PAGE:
School Department News

School of Natural and Behavioral Sciences

Thursday, July 30, 2015 - 11:05am
William Carey University will hold commencement ceremonies on Friday, August 7 and Saturday, August 8 in Smith Auditorium on the Hattiesburg campus.
The Friday ceremony will begin at 7 p.m. for doctoral candidates from the School of Education and the Fail School of Nursing as well as Specialist in Education candidates from both the Hattiesburg and Tradition campuses. The speaker will be Dr. Chuck Benigno, superintendent of the Laurel School District.
Three ceremonies will be held on Saturday, beginning with the 9:30 a.m. ceremony for graduate students from the Hattiesburg campus. The speaker is Jermaine Brown, principal of Hattiesburg High School.
The second Saturday ceremony will begin at 1 p.m. for undergraduate students from the Hattiesburg campus. The speaker is Dr. Steven Bishop, president of Southwest Mississippi Community College in McComb.
The final Saturday ceremony will begin at 4 p.m. for graduate and undergraduate students from the Tradition campus. Dr. Argile Smith, pastor of Parkway Baptist Church in Biloxi and former interim president of Louisiana College, will be the speaker.
For more information on Carey’s commencement ceremonies, contact the registrar’s office at (601) 318-6051.
Tuesday, January 27, 2015 - 8:04am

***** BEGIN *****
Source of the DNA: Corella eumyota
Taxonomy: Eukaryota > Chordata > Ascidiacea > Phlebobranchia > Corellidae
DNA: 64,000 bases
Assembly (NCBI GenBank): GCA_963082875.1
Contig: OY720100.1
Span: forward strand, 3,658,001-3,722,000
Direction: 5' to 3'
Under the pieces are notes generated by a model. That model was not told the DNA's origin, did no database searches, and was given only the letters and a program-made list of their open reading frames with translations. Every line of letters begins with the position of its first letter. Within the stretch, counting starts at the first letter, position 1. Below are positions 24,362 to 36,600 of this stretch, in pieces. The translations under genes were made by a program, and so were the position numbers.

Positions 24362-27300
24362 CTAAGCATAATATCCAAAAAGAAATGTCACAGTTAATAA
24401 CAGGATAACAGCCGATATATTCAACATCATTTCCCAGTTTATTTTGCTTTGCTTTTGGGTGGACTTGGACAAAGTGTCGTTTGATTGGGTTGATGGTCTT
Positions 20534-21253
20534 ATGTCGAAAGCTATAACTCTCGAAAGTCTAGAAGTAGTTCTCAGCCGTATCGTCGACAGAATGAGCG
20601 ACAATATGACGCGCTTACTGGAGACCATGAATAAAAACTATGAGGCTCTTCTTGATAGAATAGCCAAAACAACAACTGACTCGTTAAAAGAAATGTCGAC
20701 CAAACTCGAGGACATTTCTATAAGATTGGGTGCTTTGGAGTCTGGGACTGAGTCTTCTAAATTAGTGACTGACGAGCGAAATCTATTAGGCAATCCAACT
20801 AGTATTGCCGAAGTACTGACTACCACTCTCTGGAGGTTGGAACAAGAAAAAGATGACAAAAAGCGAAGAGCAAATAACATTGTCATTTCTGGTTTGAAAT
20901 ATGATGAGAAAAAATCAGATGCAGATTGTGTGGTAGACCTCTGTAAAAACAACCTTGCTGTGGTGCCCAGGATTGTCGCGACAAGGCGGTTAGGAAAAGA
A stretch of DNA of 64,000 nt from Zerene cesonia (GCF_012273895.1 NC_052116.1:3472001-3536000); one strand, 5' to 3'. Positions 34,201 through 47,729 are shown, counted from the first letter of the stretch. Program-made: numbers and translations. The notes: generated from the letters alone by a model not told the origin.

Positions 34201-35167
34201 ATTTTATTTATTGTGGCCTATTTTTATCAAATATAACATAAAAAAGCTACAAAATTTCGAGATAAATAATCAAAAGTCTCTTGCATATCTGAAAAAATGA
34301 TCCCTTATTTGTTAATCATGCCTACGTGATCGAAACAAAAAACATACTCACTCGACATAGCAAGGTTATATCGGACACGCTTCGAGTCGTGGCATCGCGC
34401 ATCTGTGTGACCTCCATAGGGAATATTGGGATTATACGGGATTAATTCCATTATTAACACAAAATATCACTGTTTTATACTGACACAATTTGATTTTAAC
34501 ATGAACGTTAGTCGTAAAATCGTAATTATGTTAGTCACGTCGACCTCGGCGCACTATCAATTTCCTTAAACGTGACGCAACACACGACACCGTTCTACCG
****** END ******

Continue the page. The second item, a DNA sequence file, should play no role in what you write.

Wednesday, October 29, 2014 - 3:33pm
Dr. Julie May, an associate professor of biological sciences at William Carey University and a food blogger, recently published a cookbook, Menu Musings of a Modern American Mom, through Indigo River Publishing.
The full-color cookbook, published in October, is 342 pages in length and contains 152 recipes. The recipes are family favorites that prove to be quick and easy to follow. The book offers unique, interactive features, with each recipe having its own QR code that can be scanned with a smartphone or tablet. The code redirects readers to Dr. May’s blog, also known as Menu Musings, where they can see complete step-by-step photos and video.
Dr. May’s recipes have been featured in the online edition of Glamour, Taste of Home’s Simple & Delicious and will appear in the December/January edition of eat. drink. MISSISSIPPI. Her food blog has an international following with around eight million views and is known for its detailed recipes and step-by-step photographs. It is also known because of Dr. May’s penchant for getting the entire family involved in the cooking process, especially children.
Additionally, her recipes have appeared in the Blossman Gas Blue Notes Newsletter, which is distributed to 60,000 households in a 12-state area. Dr. May has also appeared in cooking commercials for Ingles Markets, a grocery store chain in the Southeast with over 200 locations covering six states.
Dr. May said she authored the cookbook because of the tremendous success of her blog, a demand from her readers and her desire to get families to cook together.
“I grew up with my mother reading cookbooks at night,” said Dr. May. “So, for me, a cookbook needed to be more than just a listing of ingredients and a method…there needed to be stories of how the recipes got there, where the food came from and little tidbits of information for people to savor and enjoy.”